Yep! Not so much writers block as in I don’t know what I want to write next, I’m a planner so I always have everything all planned out, for me sometimes I’ll just get stuck on one word, or one sentence, and I can’t make it sound just right so I start getting distracted. Or I just don’t feel like writing and I can’t seem to shake it off and get back to it. Typically when I feel that way I will procrastinate for a while, maybe even a couple of weeks, and then I just make myself get back to writing, I’ll set myself larger and smaller goals, so a goal of when I would like to have my work in progress complete, and a daily goal of how much I want to write each day, that seems to help me get back into the writing groove!

Every author has a different way of writing. How do you write? (For example: outline or just write)

I’m a planner. A big planner! I usually start with a very brief story idea. Next I get to work on my characters figuring out who they are and what their back story is. After that I’ll work out the plan for the series, how many books, how do I want it to end, and what are my story ideas for each book. When I’m ready to work on a specific book I start by writing the story in 50-100 words, this helps me really figure out exactly what the main point of the story is. Then I’ll write a slightly longer outline, approximately 250 words, this helps me flesh out the story a little more. After that I plot out each scene with dot points, this helps me work out the flow of the story, making sure I reveal information throughout the book and don’t do an information dump in any one spot. Any specific notes or ideas I have for a scene will get written beside its dot point so I don’t forget. After that I’m ready to get writing!

What part of your writing time do you devote to marketing your book? Which social network worked best for you?

 Finding a balance between writing and marketing can be difficult, especially if you’re not so good at the marketing side of things. There are some sides of marketing that involve more of a one off kind of thing, such as building relationships with bloggers, once you’ve laid the ground work then you have people you can go to when you release a new book and are after some reviews, or if you would like some help promoting a sale of giveaway. Other sides of marketing require more a day to day effort, such as social media. I have found Facebook to be particularly helpful, especially in networking with other authors, and for providing opportunities to ask questions from other authors who are more experienced, and for advertising sales and other special events.

Everyone gets criticism about their work. What is the toughest criticism given to you as an author and how did you handle it?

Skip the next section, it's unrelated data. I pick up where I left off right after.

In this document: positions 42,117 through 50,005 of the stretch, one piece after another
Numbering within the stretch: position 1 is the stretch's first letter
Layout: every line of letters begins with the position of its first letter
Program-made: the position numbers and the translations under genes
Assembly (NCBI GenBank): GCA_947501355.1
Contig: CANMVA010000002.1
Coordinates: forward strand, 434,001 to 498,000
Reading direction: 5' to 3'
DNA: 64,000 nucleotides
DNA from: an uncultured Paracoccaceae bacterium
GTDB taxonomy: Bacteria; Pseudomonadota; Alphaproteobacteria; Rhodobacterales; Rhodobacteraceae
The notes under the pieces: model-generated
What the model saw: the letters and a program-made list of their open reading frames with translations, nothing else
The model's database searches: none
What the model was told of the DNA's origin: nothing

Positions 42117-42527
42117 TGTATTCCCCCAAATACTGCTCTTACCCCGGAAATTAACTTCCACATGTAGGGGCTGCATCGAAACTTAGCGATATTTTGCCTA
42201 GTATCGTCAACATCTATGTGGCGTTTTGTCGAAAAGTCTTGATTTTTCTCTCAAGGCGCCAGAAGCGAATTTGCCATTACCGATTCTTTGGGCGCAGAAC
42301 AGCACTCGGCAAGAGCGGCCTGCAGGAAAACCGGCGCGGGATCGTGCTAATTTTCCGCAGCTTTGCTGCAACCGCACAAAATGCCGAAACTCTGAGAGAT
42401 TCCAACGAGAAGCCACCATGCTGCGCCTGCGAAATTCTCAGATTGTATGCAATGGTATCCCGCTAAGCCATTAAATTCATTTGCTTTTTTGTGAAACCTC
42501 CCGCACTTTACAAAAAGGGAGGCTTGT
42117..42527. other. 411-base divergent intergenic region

Even though you know not everyone is going to like what you write, it can still be tough when people don’t like your stories because you pour so much time and energy and love into each book. However there is always a flip side to every criticism. One negative review I received for one of my books was from someone who hated one of my characters, so much so that she decided she did not wish to continue reading the series. The way I handled that was by looking for the positive, I thought it was also quite a compliment that I had created a character who was real enough to evoke such strong emotions from a reader. So I think the best way to handle criticism is to remember that its just one person’s opinion and to try and find the positive.

You mix romance with mystery. It follows a growing trend of the blurred lines of genres. Did you do this intentionally or did your stories evolve organically this way?

I really like to include lots of different genres in my writing, mystery, suspense, thriller, romance, I think that each angle brings in something to the story. I think my stories just evolved organically to be a mix of genres. I really enjoying reading and writing anything crime related, but I love character development and a big way I think people develop is through their relationships, so I love to add in that romance side to my stories. I think the two sides play well off each other, as the crime element is developing the characters are growing and learning about themselves through this budding relationship, and both usually come together as the story reaches its crescendo.

What advice would you give to aspiring writers?

If you love writing so much that you would write even if no one ever read what you’d written then keep writing and never give up!

Keeping Connected.

Website: http://www.janeblythe.com.au
Amazon Author Page:
Book Links: (* American, UK, etc.)

Goodreads: https://www.goodreads.com/author/show/6574160.Jane_Blythe



Interview with author Angel Chadwick

angelYour book, Corridor of the Mind, a collection of poetry that reflects your life, has garnish very good reviews. How did the book come about?

It took twenty years to write. I looked around for a place to self-publish it and found Createspace. It wasn’t what I intended to put out first. But the deal I made with myself was whichever one of my books I finished first I was going to put up for publication. My novel wasn’t ready yet and the poetry book was. I still regret I put it out first instead of my novel because that’s all people think I can do is poetry, which isn’t the case.

When did you first realize you wanted to be a writer?

When I was 13 years old and wrote my first short story for a middle school English assignment.

You have a long list of planned writing, a second book, plays and several mysteries, how do you manage all of this.